- preload: degree of stretch of heart muscle (EDV)
- contractility: degree of the force (ESV)
- afterload: back pressure by arterial-aorta blood (ESV)

181

what is the typical resting adult heart?

SV=70 ml/beat
HR=75 beats/min

182

what is preload?

the degree of stretch of cardiac muscle cells before they contract proportional to the EDV

183

what is the Frank-Starling Law of Heart?

the more the heart fills with blood, the greater force of contraction

184

what exhibits a length-tension relationship?

the cardiac muscle

185

what is shorter than optimal length at rest?

the cardiac muscle cells

186

what are the two factors that determine EDV?

- duration of ventricular diastole: filling time
- venous return: amount of blood returning to the heart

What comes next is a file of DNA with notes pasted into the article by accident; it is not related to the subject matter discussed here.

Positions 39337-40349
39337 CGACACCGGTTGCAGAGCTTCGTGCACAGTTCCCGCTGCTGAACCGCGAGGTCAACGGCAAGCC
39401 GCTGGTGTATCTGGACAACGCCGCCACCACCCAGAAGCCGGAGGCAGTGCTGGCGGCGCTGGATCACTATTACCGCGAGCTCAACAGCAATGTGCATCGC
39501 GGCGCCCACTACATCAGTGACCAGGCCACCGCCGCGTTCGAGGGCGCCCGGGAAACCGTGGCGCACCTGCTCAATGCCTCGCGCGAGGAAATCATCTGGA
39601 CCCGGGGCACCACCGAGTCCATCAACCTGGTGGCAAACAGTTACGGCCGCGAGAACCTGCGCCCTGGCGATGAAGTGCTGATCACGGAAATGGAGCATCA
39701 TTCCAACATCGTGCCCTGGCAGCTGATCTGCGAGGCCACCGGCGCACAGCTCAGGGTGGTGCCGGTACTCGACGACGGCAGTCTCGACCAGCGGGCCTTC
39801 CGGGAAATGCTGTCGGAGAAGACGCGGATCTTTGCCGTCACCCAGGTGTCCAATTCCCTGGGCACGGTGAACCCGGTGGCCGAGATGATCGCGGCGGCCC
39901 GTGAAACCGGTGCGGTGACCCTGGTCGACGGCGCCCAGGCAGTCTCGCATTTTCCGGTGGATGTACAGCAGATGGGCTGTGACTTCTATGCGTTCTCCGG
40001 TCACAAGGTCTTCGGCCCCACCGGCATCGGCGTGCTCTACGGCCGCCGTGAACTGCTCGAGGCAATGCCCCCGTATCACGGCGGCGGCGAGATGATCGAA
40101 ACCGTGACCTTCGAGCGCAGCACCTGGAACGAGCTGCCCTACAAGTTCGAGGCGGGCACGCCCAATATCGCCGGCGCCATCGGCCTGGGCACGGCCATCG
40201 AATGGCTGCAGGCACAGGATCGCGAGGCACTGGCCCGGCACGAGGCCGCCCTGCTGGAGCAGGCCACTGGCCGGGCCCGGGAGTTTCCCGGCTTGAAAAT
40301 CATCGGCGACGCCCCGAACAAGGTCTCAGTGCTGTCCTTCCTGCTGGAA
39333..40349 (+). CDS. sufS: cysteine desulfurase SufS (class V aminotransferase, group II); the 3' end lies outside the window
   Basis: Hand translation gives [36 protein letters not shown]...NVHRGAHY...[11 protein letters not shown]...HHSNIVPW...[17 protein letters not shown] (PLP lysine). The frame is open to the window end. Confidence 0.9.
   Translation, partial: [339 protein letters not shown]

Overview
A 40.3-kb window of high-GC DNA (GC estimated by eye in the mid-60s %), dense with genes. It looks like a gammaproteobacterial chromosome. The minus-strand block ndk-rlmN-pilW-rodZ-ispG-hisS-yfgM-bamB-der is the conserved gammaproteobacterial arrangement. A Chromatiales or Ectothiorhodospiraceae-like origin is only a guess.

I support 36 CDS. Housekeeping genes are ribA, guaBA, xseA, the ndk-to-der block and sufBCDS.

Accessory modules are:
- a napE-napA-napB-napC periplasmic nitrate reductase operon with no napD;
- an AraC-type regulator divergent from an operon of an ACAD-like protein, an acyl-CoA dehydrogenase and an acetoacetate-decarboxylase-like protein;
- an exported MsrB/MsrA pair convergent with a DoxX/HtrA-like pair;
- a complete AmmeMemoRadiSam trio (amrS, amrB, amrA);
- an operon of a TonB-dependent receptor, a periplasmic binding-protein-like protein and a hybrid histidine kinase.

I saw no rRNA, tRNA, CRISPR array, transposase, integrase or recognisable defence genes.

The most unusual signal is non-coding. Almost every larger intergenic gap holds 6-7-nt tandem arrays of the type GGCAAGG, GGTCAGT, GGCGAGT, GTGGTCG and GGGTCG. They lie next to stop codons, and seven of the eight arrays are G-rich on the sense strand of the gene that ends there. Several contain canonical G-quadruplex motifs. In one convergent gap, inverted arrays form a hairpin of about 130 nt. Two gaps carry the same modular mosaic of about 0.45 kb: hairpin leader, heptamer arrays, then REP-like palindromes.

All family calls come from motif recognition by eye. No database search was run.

187

duration of ventricular diastole: the filling time depends entirely on the what?

the heart rate

188

the venous return: amount of blood returning to the heart depends on what?

- cardio output (CO)
- skeletal muscle activity
- blood volume
- HR

189

what is contractility?

contractile strength at given muscle length independent of muscle stretch and EDV

190

what are the agents that increase contractility called?

- positive inotropic agents
- thyronxine, glucagon, NE, epinephrine, drugs, stimulates Ca++ influx
- sympathetic stimulation - increased Ca++ influx - more cross bridges

191

what are the agents that decrease contractility called?

- negative inotropic agents
- acidosis, increased extracellular K+, calcium channel blockers

192

what is the afterload?

- the pressure ventricles must overcome to eject blood
- back pressure exerted on the aortic and pulmonary semilunar valves by arterial blood

193

what would increase the afterload?

- hypertension
- resulting in increased ESV (more blood left behind) and reduced SV (stroke volume)
- atherosclerosis (narrowing of the arteries)

194

what is the EDV and stroke volume like at rest?

- EDV is low
- myocardium stretches less